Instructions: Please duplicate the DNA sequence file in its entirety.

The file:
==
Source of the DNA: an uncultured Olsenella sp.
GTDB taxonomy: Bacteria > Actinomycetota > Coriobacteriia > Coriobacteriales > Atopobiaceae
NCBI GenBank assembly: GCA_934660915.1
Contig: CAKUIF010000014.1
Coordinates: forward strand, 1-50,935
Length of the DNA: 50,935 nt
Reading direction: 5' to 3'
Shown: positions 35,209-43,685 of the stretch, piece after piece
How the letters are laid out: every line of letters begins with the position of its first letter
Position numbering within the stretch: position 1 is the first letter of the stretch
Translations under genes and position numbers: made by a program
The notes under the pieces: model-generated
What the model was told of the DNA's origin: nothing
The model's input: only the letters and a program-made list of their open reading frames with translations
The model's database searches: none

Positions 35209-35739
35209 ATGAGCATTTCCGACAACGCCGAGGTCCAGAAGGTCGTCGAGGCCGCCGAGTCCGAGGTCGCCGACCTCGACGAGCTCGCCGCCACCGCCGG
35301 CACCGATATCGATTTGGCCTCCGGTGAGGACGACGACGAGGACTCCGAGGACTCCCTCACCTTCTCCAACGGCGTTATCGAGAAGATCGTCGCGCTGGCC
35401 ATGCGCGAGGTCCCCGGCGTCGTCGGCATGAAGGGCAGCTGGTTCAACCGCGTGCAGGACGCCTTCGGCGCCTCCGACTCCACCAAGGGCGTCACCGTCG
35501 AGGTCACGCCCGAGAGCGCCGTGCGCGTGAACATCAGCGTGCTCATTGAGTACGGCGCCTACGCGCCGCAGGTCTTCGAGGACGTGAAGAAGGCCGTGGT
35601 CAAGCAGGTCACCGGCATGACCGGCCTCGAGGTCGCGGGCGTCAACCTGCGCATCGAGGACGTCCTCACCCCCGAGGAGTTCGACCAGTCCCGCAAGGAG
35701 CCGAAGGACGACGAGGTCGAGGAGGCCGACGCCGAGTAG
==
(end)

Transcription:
Source of the DNA: an uncultured Olsenella sp.
GTDB taxonomy: Bacteria > Actinomycetota > Coriobacteriia > Coriobacteriales > Atopobiaceae
NCBI GenBank assembly: GCA_934660915.1
Contig: CAKUIF010000014.1
Coordinates: forward strand, 1-50,935
Length of the DNA: 50,935 nt
Reading direction: 5' to 3'
Shown: positions 35,209-43,685 of the stretch, piece after piece
How the letters are laid out: every line of letters begins with the position of its first letter
Position numbering within the stretch: position 1 is the first letter of the stretch
Translations under genes and position numbers: made by a program
The notes under the pieces: model-generated
What the model was told of the DNA's origin: nothing
The model's input: only the letters and a program-made list of their open reading frames with translations
The model's database searches: none

Positions 35209-35739
35209 ATGAGCATTTCCGACAACGCCGAGGTCCAGAAGGTCGTCGAGGCCGCCGAGTCCGAGGTCGCCGACCTCGACGAGCTCGCCGCCACCGCCGG
35301 CACCGATATCGATTTGGCCTCCGGTGAGGACGACGACGAGGACTCCGAGGACTCCCTCACCTTCTCCAACGGCGTTATCGAGAAGATCGTCGCGCTGGCC
35401 ATGCGCGAGGTCCCCGGCGTCGTCGGCATGAAGGGCAGCTGGTTCAACCGCGTGCAGGACGCCTTCGGCGCCTCCGACTCCACCAAGGGCGTCACCGTCG
35501 AGGTCACGCCCGAGAGCGCCGTGCGCGTGAACATCAGCGTGCTCATTGAGTACGGCGCCTACGCGCCGCAGGTCTTCGAGGACGTGAAGAAGGCCGTGGT
35601 CAAGCAGGTCACCGGCATGACCGGCCTCGAGGTCGCGGGCGTCAACCTGCGCATCGAGGACGTCCTCACCCCCGAGGAGTTCGACCAGTCCCGCAAGGAG
35701 CCGAAGGACGACGAGGTCGAGGAGGCCGACGCCGAGTAG